The little girl watched my pink-paint-tipped index finger like it was a dentist’s drill. I held her chin with my free hand and gently turned her face. I needed to see her cheek, not her widening eyes. I reminded her to hold still.
“I’m not moving. Your hands are shaky.”
I knew that, like I knew it was best to not answer the five-year-old girl in the chair across from me. I was certain that being a meanie to the little kids who wanted their faces painted at the church picnic was an express route to hell. I didn’t know what Jesus would do, but I think the Lord would not have volunteered to face paint in the first place, or at least not have indulged in two large coffees beforehand. I sighed and smiled the way I do when my husband tells me how to back our truck into a parking space. The girl wrinkled her nose.
“Eww, your breath is stinky.”
My fingers were still under her chin. I leaned in close.
“Jesus heard that. He hears everything. Now hold still.”
I thought her eyes would pop out of her little head. I realized I’d forgotten the truly magic word.
The words worked like a spell. She held still, and I tried to guide my shaky finger away from her eye, ear, and nose, and toward her cheek. I didn’t tell her I was sure Jesus could also read minds, and knew everything that had gone through mine from the moment she sat across from me. She had requested, no, demanded, I paint the Swan Princess on her face, and rolled her eyes when I told her I didn’t know what a swan princess looked like.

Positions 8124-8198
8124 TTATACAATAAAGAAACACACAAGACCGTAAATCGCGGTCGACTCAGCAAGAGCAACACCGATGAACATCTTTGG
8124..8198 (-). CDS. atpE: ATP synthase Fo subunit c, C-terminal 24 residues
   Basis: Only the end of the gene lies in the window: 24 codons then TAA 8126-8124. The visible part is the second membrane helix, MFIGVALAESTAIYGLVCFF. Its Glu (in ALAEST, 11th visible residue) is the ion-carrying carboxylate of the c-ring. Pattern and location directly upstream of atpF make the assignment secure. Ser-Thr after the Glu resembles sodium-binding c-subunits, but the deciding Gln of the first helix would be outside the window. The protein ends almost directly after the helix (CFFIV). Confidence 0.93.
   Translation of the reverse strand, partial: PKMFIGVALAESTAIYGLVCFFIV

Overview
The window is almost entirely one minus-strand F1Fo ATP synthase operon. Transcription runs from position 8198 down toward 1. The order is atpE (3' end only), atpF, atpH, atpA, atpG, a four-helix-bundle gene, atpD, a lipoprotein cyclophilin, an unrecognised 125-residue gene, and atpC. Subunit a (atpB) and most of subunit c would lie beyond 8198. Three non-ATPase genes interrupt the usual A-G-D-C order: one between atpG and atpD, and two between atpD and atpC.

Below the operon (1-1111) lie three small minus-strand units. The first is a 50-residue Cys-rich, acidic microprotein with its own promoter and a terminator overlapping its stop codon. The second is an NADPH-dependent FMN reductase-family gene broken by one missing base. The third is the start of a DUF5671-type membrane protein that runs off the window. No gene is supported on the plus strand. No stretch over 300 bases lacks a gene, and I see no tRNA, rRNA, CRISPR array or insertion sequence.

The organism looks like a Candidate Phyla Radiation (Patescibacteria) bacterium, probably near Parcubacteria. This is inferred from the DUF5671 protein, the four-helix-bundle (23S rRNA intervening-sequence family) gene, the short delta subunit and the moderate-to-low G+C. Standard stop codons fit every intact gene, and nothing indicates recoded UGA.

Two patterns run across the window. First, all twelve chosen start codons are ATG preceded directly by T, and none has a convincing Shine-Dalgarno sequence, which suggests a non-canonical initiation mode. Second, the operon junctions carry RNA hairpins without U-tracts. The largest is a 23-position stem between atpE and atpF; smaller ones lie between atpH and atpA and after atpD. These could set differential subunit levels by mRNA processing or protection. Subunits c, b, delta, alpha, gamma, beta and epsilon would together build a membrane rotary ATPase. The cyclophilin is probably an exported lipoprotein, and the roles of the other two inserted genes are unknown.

“She looks like she did in the movie.”
The good Lord knew my movie viewing usually involved subtitles. I hoped maybe I’d get brownie points for not having said that aloud to the little girl. I also just smiled when she said my suggestion of a pink flower was stupid and for babies. I hummed as I painted pink petals on her cheek.
“Hum the song from The Swan Princess.”
“I don’t know that song.”
“You don’t know anything good.”
“Uh-oh. Jesus heard that.”
She stayed quiet and still long enough for me to paint pink flowers on both cheeks. She left without making eye contact or thanking me, but that was okay.
I don’t know when five-year-olds became so imperious and demanding. Then again, I’m not fluent in the ways of children. I also don’t know when I became such a cranky older lady. I’ve always been cranky, but just a little more so after marinating in stinky meanness for more than forty years.
I do know that points get deducted for mean thoughts as well as for mean actions. I know nice from mean, though I don’t always do the right thing. At least I know for future reference that church, children and caffeine are not a good combination for me.